LB -it's all about the timeframe i guess while technically you can play a bounce to 1.10, an Italian no will trounce the pair and parity will be in the cards. That is immediate timeframe, longer term getting Italy and other dysfunctioning economies out of the Euro, you are right, is positive for EURUSD you probably have a much longer timeframe than most here

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Leftback
admin
December 2, 2016 at 2:39 PM ×

Nico, for the time being, simply playing a bounce in EURUSD to the 1,09-1,10 area.

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Nico G
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December 2, 2016 at 2:40 PM ×

Alessandro di Battista for PM !

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Hubertus
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December 2, 2016 at 2:45 PM ×

Does nobody care about the Austrian election which could have much bigger impact than the expected "NO" in Italy?

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Nico G
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December 2, 2016 at 2:49 PM ×

oh we do

listen up if you are looking for a safe currency, have missed the train on USD, and are wary (rightly) about the EUR there is always the GBP at still a sexy discount

[book talk mode OFF]

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Maverick
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December 2, 2016 at 3:06 PM ×

Agree with @washedup at 1:55pm: bond markets are broadly pricing in a "No" vote in the Italian referendum, and the inability to pass reforms in Italy won't exactly be a surprise. Also, the "No" vote has consistently held a lead in the opinion polls. Plus many insiders believe Renzi will stay even in the event of a "No", and he has to consider limiting the inevitable fallout to Italian bank sentiment. My take is that it will be a narrow "No", Renzi will stay, there will be a contained sell-off and the difficult process of dealing with bank recapitalization will continue. Perhaps if the fallout is steep enough, it may strengthen Renzi's hand in dealings with the EU to nudge them to water down new bail-in rules as an exception to fix Italian banks.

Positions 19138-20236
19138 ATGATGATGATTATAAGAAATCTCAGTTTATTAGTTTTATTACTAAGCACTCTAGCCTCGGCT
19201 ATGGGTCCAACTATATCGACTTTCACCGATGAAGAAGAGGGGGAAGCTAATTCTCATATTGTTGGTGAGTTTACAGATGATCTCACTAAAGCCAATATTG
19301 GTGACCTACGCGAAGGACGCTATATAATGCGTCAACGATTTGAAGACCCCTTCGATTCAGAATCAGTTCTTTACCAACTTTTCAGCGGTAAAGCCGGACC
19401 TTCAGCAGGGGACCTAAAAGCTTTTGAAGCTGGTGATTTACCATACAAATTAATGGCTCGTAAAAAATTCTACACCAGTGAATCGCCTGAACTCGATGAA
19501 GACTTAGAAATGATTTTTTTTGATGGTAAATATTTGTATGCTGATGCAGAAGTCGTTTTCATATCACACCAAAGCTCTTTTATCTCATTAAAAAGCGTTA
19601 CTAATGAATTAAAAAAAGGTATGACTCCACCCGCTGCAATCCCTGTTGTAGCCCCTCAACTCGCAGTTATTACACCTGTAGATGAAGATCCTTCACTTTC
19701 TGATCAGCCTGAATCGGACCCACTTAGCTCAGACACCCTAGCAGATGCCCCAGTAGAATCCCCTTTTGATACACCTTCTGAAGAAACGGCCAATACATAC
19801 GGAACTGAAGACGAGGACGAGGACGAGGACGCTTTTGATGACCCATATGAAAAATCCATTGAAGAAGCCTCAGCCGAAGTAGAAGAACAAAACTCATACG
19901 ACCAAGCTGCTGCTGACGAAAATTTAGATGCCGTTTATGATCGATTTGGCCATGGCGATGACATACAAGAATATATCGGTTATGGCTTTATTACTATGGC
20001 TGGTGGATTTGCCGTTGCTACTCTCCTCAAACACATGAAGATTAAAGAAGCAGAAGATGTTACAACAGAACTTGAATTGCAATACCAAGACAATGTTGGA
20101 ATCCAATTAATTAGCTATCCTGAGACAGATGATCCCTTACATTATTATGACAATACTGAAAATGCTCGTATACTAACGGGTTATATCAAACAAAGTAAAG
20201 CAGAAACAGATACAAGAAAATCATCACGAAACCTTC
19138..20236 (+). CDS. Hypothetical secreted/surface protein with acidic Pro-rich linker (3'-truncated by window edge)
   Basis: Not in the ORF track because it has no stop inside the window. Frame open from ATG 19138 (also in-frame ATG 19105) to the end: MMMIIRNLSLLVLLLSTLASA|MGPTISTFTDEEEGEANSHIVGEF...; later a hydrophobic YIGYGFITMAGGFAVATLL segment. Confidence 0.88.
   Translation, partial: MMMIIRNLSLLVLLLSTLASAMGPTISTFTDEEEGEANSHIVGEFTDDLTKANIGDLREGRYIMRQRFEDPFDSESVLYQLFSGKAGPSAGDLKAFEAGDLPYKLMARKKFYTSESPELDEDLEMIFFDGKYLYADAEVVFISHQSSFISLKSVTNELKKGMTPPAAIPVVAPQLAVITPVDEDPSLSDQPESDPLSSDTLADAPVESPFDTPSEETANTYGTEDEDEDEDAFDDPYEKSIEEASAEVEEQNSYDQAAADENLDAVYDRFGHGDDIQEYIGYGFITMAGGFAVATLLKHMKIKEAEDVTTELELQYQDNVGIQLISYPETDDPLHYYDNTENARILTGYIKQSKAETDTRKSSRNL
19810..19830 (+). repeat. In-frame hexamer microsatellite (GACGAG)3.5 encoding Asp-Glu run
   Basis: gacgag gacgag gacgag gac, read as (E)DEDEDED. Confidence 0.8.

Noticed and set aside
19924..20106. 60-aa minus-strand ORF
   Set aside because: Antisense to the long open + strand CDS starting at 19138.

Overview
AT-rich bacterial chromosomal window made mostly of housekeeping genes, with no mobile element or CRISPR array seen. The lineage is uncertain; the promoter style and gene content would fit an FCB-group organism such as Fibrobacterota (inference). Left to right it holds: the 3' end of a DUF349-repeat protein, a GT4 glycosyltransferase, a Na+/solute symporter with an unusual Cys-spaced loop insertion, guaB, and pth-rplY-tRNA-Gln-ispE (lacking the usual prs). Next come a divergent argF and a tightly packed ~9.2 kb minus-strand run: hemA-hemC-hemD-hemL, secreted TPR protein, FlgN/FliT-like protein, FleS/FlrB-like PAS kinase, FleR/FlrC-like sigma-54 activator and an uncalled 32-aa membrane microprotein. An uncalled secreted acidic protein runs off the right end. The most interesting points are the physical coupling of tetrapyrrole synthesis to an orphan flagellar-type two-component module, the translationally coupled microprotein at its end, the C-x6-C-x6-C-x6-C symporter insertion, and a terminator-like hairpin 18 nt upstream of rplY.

On the political surprise front, the Netherlands election in spring 2017 may provide more of a shock wave for markets to tackle.

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CV
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December 2, 2016 at 3:07 PM ×

"Mr Shorty is going to experience some Cold Steel in the fixed income market before very long. It is clear that there are a lot of hedges that have to be lifted starting today and into next week. The yield curve is going to flatten. Gaps will be filled. Bucky is tired. Goldfinger is showing signs of life, and Mr Bond is going to Die Another Day."

Hmm, ok. I take that. It is looking like a decent setup here. As for the EURUSD, it will be biased for the upside next week I think given that it is more likely to rally on hints that the ECB won't do QE forever, than it is to plunge on a QE extension. I do, however, agree with Nico ... if the political throw of the dice is unfavourable in the next few months, (first in Italy, and then in the Netherlands, and then in France), look out below!

By the way, this is also why Schatz has been rallying so hard I think. The market always discounts euro panic in the front-end spreads I don't understand why everyone always is looking at 10y spreads.

I stand by my point earlier. I think Yellen and Trump could well end up with a USD bull no matter what they do.

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Leftback
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December 2, 2016 at 3:08 PM ×

Not to say that these elections aren't all politically and sociologically interesting, but which one is going to move the needle on Monday morning? Austria. Lovely country, small economy. Presidential post is largely ceremonial, so: no, we don't care as much about it. Italy is important to Europe for any number of reasons, not least b/c of the fact that French and German banks have propped up its bankrupt banking sector.

Interesting post here, not sure if MM already alluded to this - but the bund-US10y spread is at 27-year wides:

http://blog.gavekalcapital.com/?p=12307

European and Japanese fixed income investors will be anxious to lock in some of that yield in Treasuries. Bond bears beware, for the Death of the Widowmaker may have been greatly exaggerated, and it can strike back viciously at times.

As for equities, I can fully guarantee that today's 2.4% yield on the 10y is going to look better than the (non-existent) yield on those cash-burning biotech start-up names once the IBB starts plunging again. That thing is in a bear market, by the way, and is making a right shoulder, so sell the rips.

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checkmate
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December 2, 2016 at 3:16 PM ×

"there is always the GBP at still a sexy discount"

We love it when you 'talk dirty'.

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checkmate
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December 2, 2016 at 3:21 PM ×

"if the political throw of the dice is unfavourable in the next few months, (first in Italy, and then in the Netherlands, and then in France), look out below! "

If all of that were to actually happen there won't be a 'below' left worth calling one and it will be the buy of your life time.

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abee crombie
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December 2, 2016 at 4:11 PM ×

From Marketfield